So, Here is my Why

Several of my friends and a couple of my relatives have asked me why I have decided to pursue a Doctor of Education Degree, which is quite an undertaking and will require three or four years of my time. Below is a personal, somewhat lengthy, and at times, confusing explanation as to my “Why.” I hope it clears some things up and gives a bit of insight into the enigma that is me.

The last fourteen months have been a wild ride for me. And by “wild” I mean akin to one of a giant rollercoaster. As you may or may not know, my life-partner of 21 years passed away in 2019, and the following year (October 2020, 14 months ago) I had to move from the condo I had been renting from my son because they wanted to sell it. I have always been on my own, never dependent on anyone else. When I was married or with a partner, we cohabitated, but I very well could have handled things on my own if needed. However, there were no available apartments in Boise at that time, so I agreed to move in with my son temporarily.

I was not happy about it, as I knew from listening to others and being observant, that families moving extra family into their homes could cause a multitude of annoyances and issues. Turned out, I was correct with my assumptions. Without going into private details, things were not working out. I am independent and I’m not accustomed to being under anyone’s thumb. I need to govern my own life and do so under my own roof. After nine months, it was a mutual agreement that I would move on.

But where was I to go?

In previous weeks before leaving Boise, I had been watching YouTube videos about nomads, and people living in their vans and RVs on purpose. Nomads are a whole sub-culture in and of themselves, and, quite frankly, the lifestyle appealed to the romanticist and dreamer in me. I thought it would be the perfect solution. I could travel like a snowbird, south in winter and north in summer. I could write to my heart’s content and visit places still on my bucket list.

I made lists of everything I would need by watching the videos, and began my search for a late model used van. The idea morphed into a dream that further fueled my vision of being on my own without a care in the world.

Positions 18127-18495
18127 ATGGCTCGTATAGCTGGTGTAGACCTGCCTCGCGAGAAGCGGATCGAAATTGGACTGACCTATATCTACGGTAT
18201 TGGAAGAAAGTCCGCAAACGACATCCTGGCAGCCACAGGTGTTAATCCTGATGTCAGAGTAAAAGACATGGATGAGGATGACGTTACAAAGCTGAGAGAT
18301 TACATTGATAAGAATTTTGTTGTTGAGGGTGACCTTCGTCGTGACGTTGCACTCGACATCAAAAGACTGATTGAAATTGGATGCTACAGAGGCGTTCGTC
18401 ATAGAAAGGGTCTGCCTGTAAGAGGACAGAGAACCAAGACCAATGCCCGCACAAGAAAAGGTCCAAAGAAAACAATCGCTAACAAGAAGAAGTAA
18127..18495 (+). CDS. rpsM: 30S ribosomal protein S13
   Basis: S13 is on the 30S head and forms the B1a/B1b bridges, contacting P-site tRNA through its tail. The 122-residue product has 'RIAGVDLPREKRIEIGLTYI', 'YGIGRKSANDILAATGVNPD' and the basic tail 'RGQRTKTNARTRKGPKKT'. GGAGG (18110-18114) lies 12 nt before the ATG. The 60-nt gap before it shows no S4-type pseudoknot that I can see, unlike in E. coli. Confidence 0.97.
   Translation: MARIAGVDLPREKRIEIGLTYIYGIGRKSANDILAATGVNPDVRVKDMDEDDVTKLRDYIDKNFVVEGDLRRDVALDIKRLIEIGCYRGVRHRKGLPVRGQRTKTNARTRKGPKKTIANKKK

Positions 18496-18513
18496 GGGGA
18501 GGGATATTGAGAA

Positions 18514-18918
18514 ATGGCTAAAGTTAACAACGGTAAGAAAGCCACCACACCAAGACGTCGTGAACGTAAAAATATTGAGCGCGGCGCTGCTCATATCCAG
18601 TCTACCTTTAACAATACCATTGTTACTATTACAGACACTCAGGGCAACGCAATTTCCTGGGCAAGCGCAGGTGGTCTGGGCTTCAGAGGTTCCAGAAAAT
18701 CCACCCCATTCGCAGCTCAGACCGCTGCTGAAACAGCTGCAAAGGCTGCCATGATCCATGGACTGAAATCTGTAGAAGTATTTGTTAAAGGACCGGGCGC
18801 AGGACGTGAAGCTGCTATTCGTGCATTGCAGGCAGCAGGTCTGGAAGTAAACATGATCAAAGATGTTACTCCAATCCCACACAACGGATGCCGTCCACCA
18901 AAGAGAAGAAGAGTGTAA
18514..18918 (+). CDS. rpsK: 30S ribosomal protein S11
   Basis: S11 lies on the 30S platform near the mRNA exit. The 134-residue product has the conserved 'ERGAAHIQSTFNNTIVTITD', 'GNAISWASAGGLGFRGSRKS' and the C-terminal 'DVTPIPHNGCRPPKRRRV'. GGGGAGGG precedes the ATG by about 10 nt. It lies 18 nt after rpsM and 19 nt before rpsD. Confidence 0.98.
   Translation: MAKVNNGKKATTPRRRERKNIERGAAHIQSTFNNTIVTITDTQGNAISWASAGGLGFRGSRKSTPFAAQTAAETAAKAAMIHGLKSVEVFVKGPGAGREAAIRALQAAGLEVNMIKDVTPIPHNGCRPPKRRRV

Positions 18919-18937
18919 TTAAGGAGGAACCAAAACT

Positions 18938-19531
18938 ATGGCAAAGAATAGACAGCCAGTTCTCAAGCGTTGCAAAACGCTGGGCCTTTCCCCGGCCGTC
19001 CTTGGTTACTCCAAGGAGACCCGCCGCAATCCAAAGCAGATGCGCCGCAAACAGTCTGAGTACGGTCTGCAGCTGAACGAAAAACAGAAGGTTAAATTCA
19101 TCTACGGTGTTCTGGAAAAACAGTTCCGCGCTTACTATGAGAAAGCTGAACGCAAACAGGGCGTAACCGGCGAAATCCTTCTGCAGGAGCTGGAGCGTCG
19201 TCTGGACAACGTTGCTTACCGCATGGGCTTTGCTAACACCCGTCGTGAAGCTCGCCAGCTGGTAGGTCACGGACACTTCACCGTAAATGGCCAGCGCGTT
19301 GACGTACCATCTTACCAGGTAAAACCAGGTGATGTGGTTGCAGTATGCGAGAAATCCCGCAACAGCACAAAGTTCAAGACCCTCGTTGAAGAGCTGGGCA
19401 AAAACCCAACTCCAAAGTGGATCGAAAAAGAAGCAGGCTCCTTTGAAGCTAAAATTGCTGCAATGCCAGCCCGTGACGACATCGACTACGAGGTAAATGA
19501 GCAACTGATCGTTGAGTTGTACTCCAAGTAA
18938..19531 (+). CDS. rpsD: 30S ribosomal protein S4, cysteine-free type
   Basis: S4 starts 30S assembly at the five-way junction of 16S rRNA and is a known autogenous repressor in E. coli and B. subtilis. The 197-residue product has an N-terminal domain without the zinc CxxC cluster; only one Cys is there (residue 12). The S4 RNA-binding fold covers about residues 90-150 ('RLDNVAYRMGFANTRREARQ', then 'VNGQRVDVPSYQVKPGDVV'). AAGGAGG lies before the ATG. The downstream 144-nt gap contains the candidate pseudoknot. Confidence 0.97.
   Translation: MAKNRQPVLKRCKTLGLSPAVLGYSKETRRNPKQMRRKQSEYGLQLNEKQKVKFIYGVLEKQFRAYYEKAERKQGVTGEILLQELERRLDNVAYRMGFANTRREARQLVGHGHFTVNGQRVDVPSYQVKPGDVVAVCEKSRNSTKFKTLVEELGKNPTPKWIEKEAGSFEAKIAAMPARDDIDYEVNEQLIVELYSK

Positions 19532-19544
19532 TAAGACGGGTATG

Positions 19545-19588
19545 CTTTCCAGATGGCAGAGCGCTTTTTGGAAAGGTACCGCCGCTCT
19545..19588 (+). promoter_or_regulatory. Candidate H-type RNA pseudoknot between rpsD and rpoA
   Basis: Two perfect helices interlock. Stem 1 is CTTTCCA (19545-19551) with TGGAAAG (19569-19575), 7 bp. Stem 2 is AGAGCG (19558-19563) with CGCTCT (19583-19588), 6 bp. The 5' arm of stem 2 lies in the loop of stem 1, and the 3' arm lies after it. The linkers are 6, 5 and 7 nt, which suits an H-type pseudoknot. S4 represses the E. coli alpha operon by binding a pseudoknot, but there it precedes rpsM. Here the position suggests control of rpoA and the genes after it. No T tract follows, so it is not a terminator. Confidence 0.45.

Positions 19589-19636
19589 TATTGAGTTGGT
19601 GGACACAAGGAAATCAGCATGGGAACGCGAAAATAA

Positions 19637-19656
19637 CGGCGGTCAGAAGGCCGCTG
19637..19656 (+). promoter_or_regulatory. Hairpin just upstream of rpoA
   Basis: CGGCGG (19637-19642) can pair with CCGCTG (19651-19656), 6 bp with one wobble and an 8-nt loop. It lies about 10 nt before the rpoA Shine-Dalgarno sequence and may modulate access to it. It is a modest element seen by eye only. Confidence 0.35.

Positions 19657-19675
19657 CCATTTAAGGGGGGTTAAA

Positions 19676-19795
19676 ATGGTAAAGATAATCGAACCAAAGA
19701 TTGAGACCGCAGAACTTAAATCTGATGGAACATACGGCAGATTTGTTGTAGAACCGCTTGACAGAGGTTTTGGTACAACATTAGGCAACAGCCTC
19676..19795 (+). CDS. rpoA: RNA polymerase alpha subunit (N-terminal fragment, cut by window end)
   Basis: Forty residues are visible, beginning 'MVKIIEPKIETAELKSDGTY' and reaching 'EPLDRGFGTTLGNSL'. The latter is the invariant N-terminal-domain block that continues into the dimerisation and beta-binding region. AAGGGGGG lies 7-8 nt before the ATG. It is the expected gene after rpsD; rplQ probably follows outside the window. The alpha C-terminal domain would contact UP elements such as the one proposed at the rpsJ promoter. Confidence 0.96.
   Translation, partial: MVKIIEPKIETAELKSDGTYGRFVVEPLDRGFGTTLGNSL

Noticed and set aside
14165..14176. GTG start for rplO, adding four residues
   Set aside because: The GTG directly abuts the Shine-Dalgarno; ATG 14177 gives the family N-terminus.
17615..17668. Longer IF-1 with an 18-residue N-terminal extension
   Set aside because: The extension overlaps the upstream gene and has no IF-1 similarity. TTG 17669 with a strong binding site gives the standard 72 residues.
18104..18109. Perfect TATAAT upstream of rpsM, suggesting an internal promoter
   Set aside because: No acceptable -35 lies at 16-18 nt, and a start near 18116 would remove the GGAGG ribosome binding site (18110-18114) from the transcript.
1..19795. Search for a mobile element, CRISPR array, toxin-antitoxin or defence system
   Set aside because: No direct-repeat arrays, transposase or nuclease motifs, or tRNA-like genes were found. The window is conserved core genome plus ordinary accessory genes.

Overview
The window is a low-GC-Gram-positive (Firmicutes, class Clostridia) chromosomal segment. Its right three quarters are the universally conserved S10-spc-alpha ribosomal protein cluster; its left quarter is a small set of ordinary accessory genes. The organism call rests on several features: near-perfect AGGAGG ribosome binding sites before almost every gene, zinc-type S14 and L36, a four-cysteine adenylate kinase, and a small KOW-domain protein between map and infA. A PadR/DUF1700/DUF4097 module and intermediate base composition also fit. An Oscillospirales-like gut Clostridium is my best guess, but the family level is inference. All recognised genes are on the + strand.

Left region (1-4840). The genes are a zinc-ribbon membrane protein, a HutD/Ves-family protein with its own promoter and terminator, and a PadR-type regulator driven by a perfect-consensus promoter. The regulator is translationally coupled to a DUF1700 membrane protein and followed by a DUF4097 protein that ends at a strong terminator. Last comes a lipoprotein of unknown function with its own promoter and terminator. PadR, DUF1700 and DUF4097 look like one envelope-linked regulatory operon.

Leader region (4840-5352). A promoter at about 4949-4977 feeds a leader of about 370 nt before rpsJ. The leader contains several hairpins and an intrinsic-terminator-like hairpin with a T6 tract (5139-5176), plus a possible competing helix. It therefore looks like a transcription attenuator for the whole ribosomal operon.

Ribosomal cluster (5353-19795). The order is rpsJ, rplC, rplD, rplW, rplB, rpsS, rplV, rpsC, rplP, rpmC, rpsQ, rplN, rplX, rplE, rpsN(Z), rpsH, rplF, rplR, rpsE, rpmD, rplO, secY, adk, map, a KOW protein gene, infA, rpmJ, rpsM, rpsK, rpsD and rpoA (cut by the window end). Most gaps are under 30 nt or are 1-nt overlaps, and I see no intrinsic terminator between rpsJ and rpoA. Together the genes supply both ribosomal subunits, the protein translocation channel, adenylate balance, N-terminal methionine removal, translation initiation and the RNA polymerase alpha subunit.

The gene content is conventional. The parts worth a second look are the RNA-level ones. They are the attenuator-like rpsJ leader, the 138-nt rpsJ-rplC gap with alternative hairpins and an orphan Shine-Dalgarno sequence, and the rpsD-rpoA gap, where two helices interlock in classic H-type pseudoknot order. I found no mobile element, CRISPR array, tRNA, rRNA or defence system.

Two obstacles stood in my way:

  1. I have a disability in that I cannot walk very fast due to a spinal injury. I currently use a cane, but was using a walker for a long time. That did not deter me, as I’d heard that a lot of disabled people live as nomads.
  2. I was completely unprepared. I had saved money, but used it to buy the van outright so I wouldn’t owe anything on it. That left me with very little expendable cash. The list of items I would need and the alterations I would need for my van in order to make it livable for me, especially with my mobility issues, were expensive. However, that did not stop me from leaving Boise on July 2nd, headed for points east, specifically Yellowstone National Park. I was excited…

Although my excursion through Yellowstone was breathtaking, my new life soon brought me to my knees. My first night upon exiting Yellowstone was spent in a KOA Campground, one that was over-crowded and definitely not as advertised. I tried to climb in the back of my van when it was time to sleep, but I was so exhausted, I could not climb in. Due to my spinal injury, I was also unable to climb from the driver’s seat to the back of the van. As a result, I spent the entire night sitting up in the driver’s seat of the van. It was cold and I was pretty miserable, to put it mildly. Two more nights went by during my travels, and although I was able to climb in the back and get in my bed, everything else I did became increasingly difficult.

I was quickly becoming disheartened about my choice to live in a van. I called my stepmom in Georgia, who I was supposed to be visiting the next month, and asked if I could come early, and she said of course. On the way to Georgia, I contracted a fungus on my feet (no idea why or how) and also became depressed and lethargic. By the time I arrived, I was getting sick. I ended up a few days later in the ER, had a toenail removed, and antibiotics for an infection. I was sick for awhile. I threw up a lot, and even wondered if I had COVID, even though I had been vaccinated.

I did improve, however, and spent three months with my Dad (who is suffering from dementia) and his wife Donna. They were wonderful to me, and it was three of the most peaceful months of my life. Spending that quality time with my Dad was priceless, and I will always hold those moments in my heart. But, it was again time to move on. I had been trying to procure an apartment in the area, having given up on my nomad dreams. I was unsuccessful in finding anything.

In the middle of September, my sister in northwest Georgia invited me to come and look at apartments in her town. I was excited to think I might finally have a place to call home again. I went to see her and we went to several places and collected applications. That week, I put in a very involved application for an apartment in her town, but the apartments were based on income, and the waiting list was long.